As far as our childrens' economic future is concerned, we trashed that a long time ago.
    Our grandkids will be throwing rocks at our tombstones for recreation.

  6. And let me add that I shall think a good deal about your plan, for the more I think of it, the better it sounds.

    However, I am perplexed when I start to think about how the potential market in incentives may work.
    I shall work it through and be in contact.

  7. I appreciate your comment in regards my brief post on the subject of the auto bail-out.

    I thought it a bit lengthy (over 2x the length of the original post), so rather than post it, I linked to your blog.

    Thanks for reading.


  8. I would just like to say, I appreciate you visiting my blog and spreading some thoughtful alternatives to what I also feel is a poor way for the government to handle a very important situtation. I don't have a made me think about that fact, so thanks. I would like to raise a few issues with your solution however.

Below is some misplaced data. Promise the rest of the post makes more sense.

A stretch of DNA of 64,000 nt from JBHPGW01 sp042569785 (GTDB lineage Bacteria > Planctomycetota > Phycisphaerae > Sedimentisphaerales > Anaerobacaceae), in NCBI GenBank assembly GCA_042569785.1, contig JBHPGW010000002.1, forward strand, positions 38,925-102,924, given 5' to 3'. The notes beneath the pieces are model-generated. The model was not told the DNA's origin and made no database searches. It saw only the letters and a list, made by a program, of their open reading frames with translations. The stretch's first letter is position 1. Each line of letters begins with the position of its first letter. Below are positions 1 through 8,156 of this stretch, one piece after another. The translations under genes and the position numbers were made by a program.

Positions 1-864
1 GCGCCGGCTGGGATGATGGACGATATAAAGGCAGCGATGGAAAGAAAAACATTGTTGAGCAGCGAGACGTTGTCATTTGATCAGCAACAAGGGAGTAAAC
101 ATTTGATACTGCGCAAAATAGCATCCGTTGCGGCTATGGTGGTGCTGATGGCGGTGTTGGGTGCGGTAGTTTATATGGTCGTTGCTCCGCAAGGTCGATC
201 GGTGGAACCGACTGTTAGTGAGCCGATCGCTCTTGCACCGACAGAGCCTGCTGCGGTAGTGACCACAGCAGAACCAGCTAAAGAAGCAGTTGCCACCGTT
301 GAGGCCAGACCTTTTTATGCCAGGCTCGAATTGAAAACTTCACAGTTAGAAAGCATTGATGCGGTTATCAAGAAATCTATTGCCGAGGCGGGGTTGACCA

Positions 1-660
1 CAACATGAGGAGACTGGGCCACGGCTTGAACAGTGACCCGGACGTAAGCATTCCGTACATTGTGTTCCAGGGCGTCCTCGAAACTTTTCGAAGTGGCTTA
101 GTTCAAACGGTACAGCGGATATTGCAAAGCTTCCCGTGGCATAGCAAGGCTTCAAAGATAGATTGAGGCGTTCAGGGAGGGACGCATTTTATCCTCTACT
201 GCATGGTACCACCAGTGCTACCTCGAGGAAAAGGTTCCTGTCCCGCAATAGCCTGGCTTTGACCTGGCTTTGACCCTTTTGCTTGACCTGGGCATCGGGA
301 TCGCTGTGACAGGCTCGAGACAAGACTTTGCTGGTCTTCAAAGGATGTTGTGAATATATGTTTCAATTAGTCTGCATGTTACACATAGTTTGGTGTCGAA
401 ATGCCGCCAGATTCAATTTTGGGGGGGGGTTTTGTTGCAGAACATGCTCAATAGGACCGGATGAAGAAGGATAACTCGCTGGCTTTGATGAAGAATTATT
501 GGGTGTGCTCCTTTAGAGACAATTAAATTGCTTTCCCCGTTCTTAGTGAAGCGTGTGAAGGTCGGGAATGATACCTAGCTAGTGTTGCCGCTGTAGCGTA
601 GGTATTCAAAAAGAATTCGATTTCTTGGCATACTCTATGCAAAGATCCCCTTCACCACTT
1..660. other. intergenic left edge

It assumes that there are enough Americans still interested in owning "American" cars to make it work. I feel like many Americans would toss their vouchers aside thereby undermining the initial and turnover effects you discussed.

    Also, you assume the auto industry is worth saving. I'm not unpatriotic, and I understand the historical value of the Big Three...but he automotive market in the U.S. is obviously saturated or we wouldn't have that problem. When markets are over saturated the weaker companies have to be laid to rest to create market efficiencies. Otherwise we continue to use valuable resources to produce something consumers don't really want. Neither a voucher system or the governmental bailout addresses this issue.

    Thanks for a thoughtful alternative...perhaps if enough interested people put their brains together a real useful solution can be created.